The white house is also unique to the United States because even though other countries of the world have official residents for their heads of states, none of them have designs like the white house. Indeed when receiving Presidential visitors from other countries of the world, it is the white house which is usually used for these purposes.
Therefore the contrasts between visiting nations and the host country often demonstrate how representative the white house is to the nation. Usually, visiting heads of state will be expected to land at the South lawn in the white house and their receptions will be carried out in a grand way through minor ceremonies (Whitcomb, 33).
It is quite interesting how many external developments in the country have been incorporated into the white house. In 1890, the white lawns were made up of green buildings where plants were grown through the use of glass buildings. This represented the growth and development of green houses around the country.
Therefore because of this, one can say that the White house epitomizes technology and development in the country because new inventions will often be tried out in this building. For example, in the carter administration, computers were just getting introduced into the world of work. This was the reason why President Carter felt it necessary to bring them to the white house.
He also did this alongside the laser printer. He also wanted to be proactive when it came to green energy and added solar heating panels in the white house. The subsequent president Ronald Reagan continued to improve computer technology within the white house and he therefore encouraged other people who were interested in making similar changes in their lives to do the same. The white house normally contains state of the art machinery and technology and therefore can be seen by many as an instrument of development (Seale, 11).
The white house also contains a press briefing room. Usually, when there is an important state development or some information that the President or his staff wish to give to the public then they will normally employ the press briefing room. With time, the white house has therefore become a source of news and information on public policy.
Many presidents have often stated their opinions on crucial issues such as public education and terrorism using this very room. In fact, it has been synonymous with policy dispensers. White house representatives are often politically oriented as most of them must be highly aware of the issues going on in the country and the presidential stand on them.
It should be noted that although the white house is unique in its own right, its design was inspired by several Irish based buildings including the Leinster house in Ireland’s capital. The latter building used to host members of the Irish parliament. Other inspirations for the building include the Rastignac country house found in France.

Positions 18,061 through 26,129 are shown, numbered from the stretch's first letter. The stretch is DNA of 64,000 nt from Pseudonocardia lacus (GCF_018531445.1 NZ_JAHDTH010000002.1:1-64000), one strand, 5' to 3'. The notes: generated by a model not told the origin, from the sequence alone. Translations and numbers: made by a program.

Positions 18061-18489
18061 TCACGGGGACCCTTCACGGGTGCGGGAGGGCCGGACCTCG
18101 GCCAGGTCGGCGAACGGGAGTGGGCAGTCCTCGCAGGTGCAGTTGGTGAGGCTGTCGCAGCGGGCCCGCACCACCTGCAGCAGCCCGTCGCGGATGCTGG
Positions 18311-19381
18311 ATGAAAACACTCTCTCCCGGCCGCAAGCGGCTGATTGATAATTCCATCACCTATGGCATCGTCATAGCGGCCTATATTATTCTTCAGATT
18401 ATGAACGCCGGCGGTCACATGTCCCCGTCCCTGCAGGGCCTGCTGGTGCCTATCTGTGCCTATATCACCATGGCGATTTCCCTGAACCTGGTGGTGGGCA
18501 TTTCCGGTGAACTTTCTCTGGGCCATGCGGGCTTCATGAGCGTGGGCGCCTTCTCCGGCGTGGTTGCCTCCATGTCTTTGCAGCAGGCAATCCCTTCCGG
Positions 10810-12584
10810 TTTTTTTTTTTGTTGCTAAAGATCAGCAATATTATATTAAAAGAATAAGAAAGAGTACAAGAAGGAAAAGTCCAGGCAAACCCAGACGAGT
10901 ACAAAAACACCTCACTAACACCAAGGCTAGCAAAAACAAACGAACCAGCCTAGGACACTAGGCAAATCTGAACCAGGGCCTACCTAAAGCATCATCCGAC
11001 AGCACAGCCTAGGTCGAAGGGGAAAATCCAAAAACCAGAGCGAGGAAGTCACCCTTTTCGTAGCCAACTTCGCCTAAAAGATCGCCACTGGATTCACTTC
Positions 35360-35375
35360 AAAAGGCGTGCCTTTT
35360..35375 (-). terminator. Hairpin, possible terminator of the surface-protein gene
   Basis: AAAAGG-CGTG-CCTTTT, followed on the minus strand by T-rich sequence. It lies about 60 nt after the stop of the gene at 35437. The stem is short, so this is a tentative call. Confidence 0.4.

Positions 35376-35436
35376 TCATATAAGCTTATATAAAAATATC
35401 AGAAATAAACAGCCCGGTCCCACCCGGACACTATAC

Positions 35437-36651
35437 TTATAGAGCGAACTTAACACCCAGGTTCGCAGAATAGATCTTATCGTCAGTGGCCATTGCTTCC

Although it is debatable to what extent the white house borrowed from either buildings, it is essential to acknowledge that the work was not completely unique to the US and that there were foreign elements in it. This indicates that the United States, much like the white house, depends on other nations in order to survive. The country cannot deal with its challenges without networking with other partners in just the same way that it did when building the white house.
It should be noted that the actual construction was done by a number of immigrants with some coming from Scotland and others emanating from other parts of Europe (Seale, 40). The white house therefore needed input from different types of people without discriminating upon them. The same applies to the country which often requires input from a number of people so that the idea can be workable.
The white house can be seen as a representation of the independence of the United States. The country would not have been able to construct premises for its head of state if it was not independent. In deed the reason why British soldiers came and burnt the building in 1814 was because they opposed that independence and wanted to make a point about it.
Citizens of the country often reflect upon this history and think of the astounding progress that the nation has made through self governance. The residential home of these leaders who have taken the country through such a journey is therefore precious to the eyes of the Americans.
One may wonder why the white house has not changed much over the years especially since heads of state tend to be highly opinionated. However, for something to have sentimental value or to act as a cultural symbol, then it must remain the same or as close to the original as it possibly can be. The white house today still has very close resemblance to the white house of 1800 because most of it was preserved for posterity’s sake.
The white house is in the same league as many cultural symbols of America. It is often identified with leadership, liberty, independence and freedom. Others think of it in terms of power while others appreciate the creativity incorporated by most heads of state in incorporating some of their preferences in the interior design. The white house also represents the resilience of the American people and their diversity as seen through the design’s influences.
Whitcomb, John. Real life at the white house: 200 years of daily life at America’s most famous residence. NY: Routledge, 2000
Johnson, Micheal. A chateau fit for a president. International herald Tribune, September 2006
Seale, William. The White house, the history of an American idea. American institute of Architects press, 1992